You Only Get to Quit Your Job at Google Once. Is Now the Time?

April 9, 2019

Use this framework to weigh your options and take chance out of the equation

By the time an average engineer at a company like Google or Facebook says yes to a new job opportunity, they will have said no to — or rather, ignored — thousands of LinkedIn invitations from companies eager to hire them. That is, if they haven’t gotten so overwhelmed by all the messages from recruiters that they deleted their LinkedIn profile.

There are countless benefits that make it easy to stay the course once you’ve landed that ‘dream job.’

But if the idea of leaving behind your comfortable role at a well-respected, money-making, top tech company is beginning to sound appealing, what do you do?

You could start by reading some of the many articles and forum posts from ex-Googlers explaining why they quit. You could chat with former colleagues who left for startup life about their experience. Or you could look at how long employees stay at top tech companies on average.

But the trouble is, that’s them… this is you. While they may be helpful reference points, each of these approaches is centered around other people’s experiences, and who’s to say those are actually going to align with yours at this particular moment?

It just leaves too much to chance, and you’ve only got one opportunity to quit this gig.

When to Quit: A Decision-Making Framework

Making a major career move that involves leaving behind work-life balance, high pay and all the free food you want can be as much an emotional decision as it is a strategic decision. That’s not a bad thing.

How you feel about your job is important; whether it enables you to fulfill your financial or personal goals and commitments is important too.

The decision isn’t always obvious, but the framework below will help you work through key factors in your life that can lead you to clear ‘yes or no’ answer on whether now is the time to make the leap.

Tenure

1-5 years: How steep is your learning curve? If you’re still being challenged, how valuable are the mentoring and learning opportunities you get from working with some of the world’s top technical talent?

5-10 years: Are you challenged by and interested in the work that you’re doing in your current role? Are you motivated to do what it takes to move up to the next level within your company? How does your job impact your goals for the future, personal and professional?

10+ years: What obligations do you have in your life that would be impacted by your decision to quit? Do you have mortgage or other payments that would be difficult to afford on a lower salary? Will you have to sacrifice social or family commitments?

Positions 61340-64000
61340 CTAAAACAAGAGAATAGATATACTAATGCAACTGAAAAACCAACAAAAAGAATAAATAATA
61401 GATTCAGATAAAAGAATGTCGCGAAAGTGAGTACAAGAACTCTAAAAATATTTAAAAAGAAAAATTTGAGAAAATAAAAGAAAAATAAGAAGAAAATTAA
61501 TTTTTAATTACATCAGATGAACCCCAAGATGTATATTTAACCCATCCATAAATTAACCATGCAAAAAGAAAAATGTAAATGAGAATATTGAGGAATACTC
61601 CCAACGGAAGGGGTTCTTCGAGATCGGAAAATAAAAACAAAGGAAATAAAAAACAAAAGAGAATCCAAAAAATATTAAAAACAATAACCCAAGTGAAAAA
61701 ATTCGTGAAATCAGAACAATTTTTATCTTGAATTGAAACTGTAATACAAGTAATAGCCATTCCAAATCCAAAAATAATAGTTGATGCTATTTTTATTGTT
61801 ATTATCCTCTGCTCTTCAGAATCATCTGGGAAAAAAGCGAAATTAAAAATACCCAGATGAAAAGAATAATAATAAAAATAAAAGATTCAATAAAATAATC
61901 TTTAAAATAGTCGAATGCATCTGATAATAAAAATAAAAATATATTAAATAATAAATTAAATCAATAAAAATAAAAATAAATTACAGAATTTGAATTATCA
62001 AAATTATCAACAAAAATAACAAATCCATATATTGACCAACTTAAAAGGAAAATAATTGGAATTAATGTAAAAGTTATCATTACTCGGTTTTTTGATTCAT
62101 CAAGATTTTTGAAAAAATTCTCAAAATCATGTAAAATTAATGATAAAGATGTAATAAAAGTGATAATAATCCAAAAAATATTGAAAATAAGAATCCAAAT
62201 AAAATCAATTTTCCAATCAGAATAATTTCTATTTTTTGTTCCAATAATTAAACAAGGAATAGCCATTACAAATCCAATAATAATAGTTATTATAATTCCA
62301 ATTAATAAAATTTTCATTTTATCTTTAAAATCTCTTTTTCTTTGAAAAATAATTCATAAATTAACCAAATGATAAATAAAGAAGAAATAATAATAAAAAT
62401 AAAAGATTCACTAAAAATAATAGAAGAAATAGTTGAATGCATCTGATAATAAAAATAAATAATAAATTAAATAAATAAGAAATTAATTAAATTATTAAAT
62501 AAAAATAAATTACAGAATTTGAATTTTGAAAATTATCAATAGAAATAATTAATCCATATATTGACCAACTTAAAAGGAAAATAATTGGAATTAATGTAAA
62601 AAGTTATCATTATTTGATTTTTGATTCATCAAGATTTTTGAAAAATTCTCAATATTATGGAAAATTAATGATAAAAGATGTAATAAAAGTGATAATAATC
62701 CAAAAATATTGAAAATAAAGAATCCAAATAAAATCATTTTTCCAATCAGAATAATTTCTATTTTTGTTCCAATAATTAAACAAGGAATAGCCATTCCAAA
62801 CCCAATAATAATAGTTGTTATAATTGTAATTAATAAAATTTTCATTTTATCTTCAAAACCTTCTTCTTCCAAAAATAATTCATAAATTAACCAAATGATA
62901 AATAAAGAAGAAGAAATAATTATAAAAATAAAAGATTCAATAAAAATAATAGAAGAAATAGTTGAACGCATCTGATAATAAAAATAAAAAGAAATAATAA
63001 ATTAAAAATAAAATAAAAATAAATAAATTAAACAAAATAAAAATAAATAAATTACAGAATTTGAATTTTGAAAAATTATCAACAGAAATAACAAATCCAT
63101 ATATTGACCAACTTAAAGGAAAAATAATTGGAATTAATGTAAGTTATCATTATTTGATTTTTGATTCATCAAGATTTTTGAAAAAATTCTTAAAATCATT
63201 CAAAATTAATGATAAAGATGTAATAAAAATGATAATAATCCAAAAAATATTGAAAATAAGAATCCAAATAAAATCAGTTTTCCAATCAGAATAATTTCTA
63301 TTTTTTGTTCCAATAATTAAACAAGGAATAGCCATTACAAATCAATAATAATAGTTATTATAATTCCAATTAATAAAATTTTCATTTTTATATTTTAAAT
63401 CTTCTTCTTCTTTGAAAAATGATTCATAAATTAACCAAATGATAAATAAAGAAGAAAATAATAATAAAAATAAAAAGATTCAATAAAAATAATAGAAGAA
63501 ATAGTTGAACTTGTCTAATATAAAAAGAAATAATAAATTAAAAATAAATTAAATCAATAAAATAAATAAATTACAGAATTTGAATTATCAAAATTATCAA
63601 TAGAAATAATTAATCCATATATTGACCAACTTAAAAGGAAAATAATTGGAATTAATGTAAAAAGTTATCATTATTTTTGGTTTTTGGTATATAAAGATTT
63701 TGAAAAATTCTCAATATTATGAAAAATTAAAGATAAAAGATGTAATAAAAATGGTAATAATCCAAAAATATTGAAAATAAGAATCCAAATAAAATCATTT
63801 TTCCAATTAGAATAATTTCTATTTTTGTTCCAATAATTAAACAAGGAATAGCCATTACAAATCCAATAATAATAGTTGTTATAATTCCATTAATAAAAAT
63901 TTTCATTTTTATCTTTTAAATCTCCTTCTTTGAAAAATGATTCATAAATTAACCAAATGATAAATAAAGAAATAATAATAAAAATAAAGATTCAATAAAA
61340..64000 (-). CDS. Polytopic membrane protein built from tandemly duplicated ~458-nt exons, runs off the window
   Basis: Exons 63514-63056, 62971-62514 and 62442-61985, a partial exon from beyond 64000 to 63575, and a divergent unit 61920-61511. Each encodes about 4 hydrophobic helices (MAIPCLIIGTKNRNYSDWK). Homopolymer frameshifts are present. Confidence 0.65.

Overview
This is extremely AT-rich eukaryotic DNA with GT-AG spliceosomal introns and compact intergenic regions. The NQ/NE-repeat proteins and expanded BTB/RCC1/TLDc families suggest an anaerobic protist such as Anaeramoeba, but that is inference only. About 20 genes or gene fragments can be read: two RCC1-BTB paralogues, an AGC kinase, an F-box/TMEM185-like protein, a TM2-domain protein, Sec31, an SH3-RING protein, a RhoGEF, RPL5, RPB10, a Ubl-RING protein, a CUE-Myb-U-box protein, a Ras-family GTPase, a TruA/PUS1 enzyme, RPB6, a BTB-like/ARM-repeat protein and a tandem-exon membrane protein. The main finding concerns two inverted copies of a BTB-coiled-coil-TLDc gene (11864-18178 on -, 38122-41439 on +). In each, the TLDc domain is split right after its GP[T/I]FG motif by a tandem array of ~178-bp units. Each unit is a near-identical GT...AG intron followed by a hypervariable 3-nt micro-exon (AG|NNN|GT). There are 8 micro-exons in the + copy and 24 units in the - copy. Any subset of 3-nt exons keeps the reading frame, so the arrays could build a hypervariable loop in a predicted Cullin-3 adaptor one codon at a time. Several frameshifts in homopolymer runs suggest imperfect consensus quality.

Risk-Taking

How much risk are you comfortable taking on? Consider your personality; are you more driven by the potential of a bigger upside, or by the likelihood of avoiding a negative outcome? On a practical level, are you in a position to take on risks, financial or otherwise?

Passion

What impact does your work make? Are you currently working on something you’re truly passionate about? If not, how important is it to be emotionally or intellectually stimulated by the project you’re working on?

Cultural Fit

How valuable is your relationship with your manager? How would you describe your relationship with your current team and with your colleagues in general? Is it important to you to feel a strong cultural fit with your company?

Ambitions

Where do you want be in the next five or ten years? How does your current job contribute to these goals? In what ways would you anticipate a change in employment might impact your goals, positively or negatively?

Instinct

What is your gut telling you about your current job? Are you more frustrated or rewarded? Do you really want to leave, or is this a “grass is always greener” situation? In the past week, how many times did you think about quitting?

Once you’ve given some thought to these factors, ask yourself again, is now the time? If you find yourself wondering what your next move should be, you have plenty of options to consider. The first step is to get clear on what’s important to you in a job, and what type of opportunities will enable you to achieve your goals.

Ready to take that first step? Our AI talent agent is ready to start chatting about what matters most to you.  

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